(navigation image)
Home American Libraries | Canadian Libraries | Universal Library | Community Texts | Project Gutenberg | Children's Library | Biodiversity Heritage Library | Additional Collections
Search: Advanced Search
Anonymous User (login or join us)
See other formats

Full text of "The Legacy Of Egypt"

314 The Egyptian Contribution to Christianity
were in part responsible for important developments in the
Christian Church. First and foremost they called forth a
systematic appeal to apostolic tradition. The Gnostics them-
selves claimed to be the recipients of traditions going back to the
Apostles. This was a claim which the body of the Church could
not ignore. The answer of responsible Church teachers, such as
Irenaeus of Lyons, was an appeal to apostolic tradition publicly
attested by apostolic scriptures and guaranteed by the teaching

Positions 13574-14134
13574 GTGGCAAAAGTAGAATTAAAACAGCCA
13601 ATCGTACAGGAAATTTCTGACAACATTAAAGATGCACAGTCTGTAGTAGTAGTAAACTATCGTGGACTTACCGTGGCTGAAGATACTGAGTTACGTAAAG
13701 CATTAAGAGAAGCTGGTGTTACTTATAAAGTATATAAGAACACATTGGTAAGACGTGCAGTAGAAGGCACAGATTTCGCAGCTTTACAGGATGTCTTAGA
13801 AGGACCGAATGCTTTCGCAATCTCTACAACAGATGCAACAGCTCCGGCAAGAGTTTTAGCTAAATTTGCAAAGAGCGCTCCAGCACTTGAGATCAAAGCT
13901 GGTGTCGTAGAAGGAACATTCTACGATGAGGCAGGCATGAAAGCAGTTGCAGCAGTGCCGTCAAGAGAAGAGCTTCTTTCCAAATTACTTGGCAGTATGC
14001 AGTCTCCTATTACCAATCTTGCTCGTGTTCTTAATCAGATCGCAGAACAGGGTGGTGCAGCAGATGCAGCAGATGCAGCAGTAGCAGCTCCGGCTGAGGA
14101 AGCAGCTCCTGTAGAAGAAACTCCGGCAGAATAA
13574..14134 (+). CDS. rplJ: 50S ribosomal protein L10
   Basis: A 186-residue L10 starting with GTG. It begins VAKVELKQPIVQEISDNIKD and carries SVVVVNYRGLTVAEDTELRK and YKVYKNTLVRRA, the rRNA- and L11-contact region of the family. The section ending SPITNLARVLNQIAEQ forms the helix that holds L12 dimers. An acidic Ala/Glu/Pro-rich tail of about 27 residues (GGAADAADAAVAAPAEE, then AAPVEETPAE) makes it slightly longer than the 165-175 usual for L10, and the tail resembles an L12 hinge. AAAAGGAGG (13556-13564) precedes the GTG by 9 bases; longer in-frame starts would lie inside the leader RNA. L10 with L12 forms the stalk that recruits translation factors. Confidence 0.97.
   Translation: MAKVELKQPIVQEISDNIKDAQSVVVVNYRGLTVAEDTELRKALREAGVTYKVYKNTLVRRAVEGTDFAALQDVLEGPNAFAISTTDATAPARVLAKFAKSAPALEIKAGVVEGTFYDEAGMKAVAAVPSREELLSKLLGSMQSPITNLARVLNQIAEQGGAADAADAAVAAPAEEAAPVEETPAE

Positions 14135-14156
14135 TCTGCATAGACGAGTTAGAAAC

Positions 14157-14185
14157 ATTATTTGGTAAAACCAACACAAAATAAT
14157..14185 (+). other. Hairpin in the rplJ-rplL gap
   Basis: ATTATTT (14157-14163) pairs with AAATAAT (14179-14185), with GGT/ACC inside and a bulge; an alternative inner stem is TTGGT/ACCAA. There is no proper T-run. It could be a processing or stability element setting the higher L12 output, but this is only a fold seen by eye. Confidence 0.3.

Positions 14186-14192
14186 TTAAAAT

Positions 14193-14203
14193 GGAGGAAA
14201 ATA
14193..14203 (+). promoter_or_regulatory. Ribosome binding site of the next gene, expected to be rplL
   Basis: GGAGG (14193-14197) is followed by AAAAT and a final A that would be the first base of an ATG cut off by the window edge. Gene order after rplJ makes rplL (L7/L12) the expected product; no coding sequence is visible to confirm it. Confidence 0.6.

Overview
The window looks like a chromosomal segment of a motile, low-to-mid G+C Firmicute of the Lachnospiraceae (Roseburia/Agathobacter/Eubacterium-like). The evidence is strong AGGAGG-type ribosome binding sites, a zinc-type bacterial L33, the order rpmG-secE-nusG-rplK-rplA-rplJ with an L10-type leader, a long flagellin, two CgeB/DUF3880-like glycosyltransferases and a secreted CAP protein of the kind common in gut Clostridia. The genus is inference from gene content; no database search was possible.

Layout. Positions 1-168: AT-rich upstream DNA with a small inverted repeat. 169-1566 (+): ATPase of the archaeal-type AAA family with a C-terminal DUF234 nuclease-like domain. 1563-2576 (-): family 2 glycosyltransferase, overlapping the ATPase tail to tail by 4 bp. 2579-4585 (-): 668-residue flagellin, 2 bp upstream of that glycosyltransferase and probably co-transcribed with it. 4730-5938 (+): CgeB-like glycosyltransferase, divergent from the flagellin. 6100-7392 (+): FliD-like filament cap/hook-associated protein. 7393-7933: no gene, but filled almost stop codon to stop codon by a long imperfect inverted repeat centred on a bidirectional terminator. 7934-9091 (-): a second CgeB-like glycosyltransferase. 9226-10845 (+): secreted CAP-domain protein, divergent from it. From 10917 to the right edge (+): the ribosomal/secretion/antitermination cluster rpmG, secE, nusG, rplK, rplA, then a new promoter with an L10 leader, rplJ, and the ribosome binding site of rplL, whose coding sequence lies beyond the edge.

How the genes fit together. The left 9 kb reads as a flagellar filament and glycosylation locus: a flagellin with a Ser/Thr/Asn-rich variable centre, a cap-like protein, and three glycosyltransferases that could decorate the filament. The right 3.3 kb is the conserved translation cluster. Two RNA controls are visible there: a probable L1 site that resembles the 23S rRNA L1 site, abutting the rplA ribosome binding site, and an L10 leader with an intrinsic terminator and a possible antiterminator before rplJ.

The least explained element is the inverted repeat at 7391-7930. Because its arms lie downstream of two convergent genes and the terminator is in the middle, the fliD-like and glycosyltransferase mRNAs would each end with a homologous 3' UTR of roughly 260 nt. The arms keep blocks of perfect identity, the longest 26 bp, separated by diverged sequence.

continuously maintained by a succession of bishops in Apostolic
Sees. Thus the Gnostic movement in general, and particularly
the great Alexandrine Gnostics Basilides and Valentinus con-
tributed, by the reaction which they provoked, to the develop-
ment of the early Catholic Church.
But the influence of Gnosticism was not merely negative.
Positively the Gnostic teachers pointed the way which the
Church was afterwards to follow. Gnosticism produced the first
Christian exegetes. The commentary of Basilides on the
Gospel is the first work of its kind which is known to have
existed. The commentary of the Valentinian Heracleon upon
St. John's Gospel was well known to Origen, and if he more
often expresses dissent than agreement in discussing Heracleon's
exegesis, at least he treats it with respect. Furthermore, the
Gnostics were the first to attempt a systematic exposition of the
Christian teaching in terms of a religious philosophy derived in
part at least from Greek sources.
Now Origen was essentially different from the Gnostic here-
siarchs of the second century. He was, as we have seen, a
Church theologian who accepted the rule of faith and the
Scriptures not only of the New Testament but also—differing
in this from the chief Gnostic teachers—of the Old Testament
as well. Yet it is plain enough that Origen's system was no mere
inference from the Scriptures; it embodied fundamental Biblical
ideas, but it was derived from other sources as well as the Bible
itself. It is not an accident that Origen worked out his theology